William Golding Essay | Man in His Primitive State: Comparing the Writing of Jean Jacques Rousseau and William Golding

This student essay consists of approximately 3 pages of analysis of Man in His Primitive State.
This section contains 661 words
(approx. 3 pages at 300 words per page)
Buy the Student Essay on Man in His Primitive State: Comparing the Writing of Jean Jacques Rousseau and William Golding

Man in His Primitive State: Comparing the Writing of Jean Jacques Rousseau and William Golding

Summary: Compares writers William Golding and Jean Jacques Rousseau's contradictory philosophies on the subject of man in his primitive state versus his behavior under the constraints which society places upon him.
"Nothing can be more gentle than [man] in his primitive state." "Everything is good as it comes from the hands of the author of nature." Through these quotes, Jean Jacques Rousseau, a nineteenth century French writer, expressed his philosophy that man is essentially good by nature; thus, civilization and society are needless, even detrimental. On the contrary, William Golding, author of Lord of the Flies, held the opposite philosophy that man is naturally sinful and needs the guidance of social order. From these contradictory philosophies, Golding's notion that humans naturally incline towards evil in the absence of society and civilization is clearly more realistic. Golding's Lord of the Flies is one example that demonstrates the more realism and accuracy present in Golding's philosophy than that of Rousseau.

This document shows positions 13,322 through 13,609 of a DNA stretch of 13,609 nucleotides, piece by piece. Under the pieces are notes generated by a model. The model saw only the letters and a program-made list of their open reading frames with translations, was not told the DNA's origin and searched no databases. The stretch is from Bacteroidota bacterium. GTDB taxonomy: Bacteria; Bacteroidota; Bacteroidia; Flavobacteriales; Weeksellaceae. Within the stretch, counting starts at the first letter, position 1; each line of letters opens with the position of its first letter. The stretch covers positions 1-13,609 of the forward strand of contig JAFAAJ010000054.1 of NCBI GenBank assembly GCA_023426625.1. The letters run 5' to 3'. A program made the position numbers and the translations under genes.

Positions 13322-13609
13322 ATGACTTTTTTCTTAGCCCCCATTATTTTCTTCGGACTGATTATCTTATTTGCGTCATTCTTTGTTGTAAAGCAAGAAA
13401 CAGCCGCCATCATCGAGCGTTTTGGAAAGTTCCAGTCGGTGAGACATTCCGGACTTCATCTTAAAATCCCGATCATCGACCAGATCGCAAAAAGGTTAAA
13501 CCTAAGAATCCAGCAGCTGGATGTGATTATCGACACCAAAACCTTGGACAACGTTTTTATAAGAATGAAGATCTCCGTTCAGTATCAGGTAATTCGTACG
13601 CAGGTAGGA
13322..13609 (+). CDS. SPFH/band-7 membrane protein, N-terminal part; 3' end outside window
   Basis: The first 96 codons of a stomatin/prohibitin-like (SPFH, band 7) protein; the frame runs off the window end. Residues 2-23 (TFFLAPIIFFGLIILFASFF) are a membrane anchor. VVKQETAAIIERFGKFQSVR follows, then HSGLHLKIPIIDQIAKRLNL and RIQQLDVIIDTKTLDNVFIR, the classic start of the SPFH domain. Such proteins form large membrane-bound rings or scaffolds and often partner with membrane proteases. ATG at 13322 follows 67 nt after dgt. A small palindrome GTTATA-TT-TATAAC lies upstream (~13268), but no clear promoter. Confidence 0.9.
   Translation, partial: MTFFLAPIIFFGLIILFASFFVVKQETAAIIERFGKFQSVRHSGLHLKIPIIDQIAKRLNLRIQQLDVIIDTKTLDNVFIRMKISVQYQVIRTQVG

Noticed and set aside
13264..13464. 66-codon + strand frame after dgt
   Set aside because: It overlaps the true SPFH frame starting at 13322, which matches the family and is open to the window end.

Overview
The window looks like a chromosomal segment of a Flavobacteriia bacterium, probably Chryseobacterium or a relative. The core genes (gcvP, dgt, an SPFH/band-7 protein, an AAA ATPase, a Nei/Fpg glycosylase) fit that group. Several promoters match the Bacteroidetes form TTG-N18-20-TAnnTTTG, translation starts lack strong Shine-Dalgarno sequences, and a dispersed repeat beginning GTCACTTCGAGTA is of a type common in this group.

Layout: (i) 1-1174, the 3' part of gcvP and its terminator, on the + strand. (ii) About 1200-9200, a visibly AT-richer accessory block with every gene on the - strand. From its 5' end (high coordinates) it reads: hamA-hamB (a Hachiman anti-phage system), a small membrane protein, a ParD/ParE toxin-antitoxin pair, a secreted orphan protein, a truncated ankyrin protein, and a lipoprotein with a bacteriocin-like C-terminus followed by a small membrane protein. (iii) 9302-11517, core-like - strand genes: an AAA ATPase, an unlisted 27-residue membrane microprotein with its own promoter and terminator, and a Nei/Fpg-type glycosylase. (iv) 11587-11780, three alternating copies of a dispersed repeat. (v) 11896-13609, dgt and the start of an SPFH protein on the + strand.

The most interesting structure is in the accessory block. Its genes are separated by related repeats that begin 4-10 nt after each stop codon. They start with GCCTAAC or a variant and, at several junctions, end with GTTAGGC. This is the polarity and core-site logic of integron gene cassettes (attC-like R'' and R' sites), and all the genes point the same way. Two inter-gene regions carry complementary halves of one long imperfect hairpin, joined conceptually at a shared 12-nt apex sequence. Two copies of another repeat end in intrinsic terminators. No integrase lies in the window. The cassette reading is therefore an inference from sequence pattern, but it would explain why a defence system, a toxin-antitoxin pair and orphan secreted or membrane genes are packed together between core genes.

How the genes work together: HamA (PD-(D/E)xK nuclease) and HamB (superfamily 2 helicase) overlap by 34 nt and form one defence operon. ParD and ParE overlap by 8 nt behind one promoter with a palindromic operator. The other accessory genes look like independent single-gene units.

In Lord of the Flies, Golding shows how...

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This section contains 661 words
(approx. 3 pages at 300 words per page)
Buy the Student Essay on Man in His Primitive State: Comparing the Writing of Jean Jacques Rousseau and William Golding
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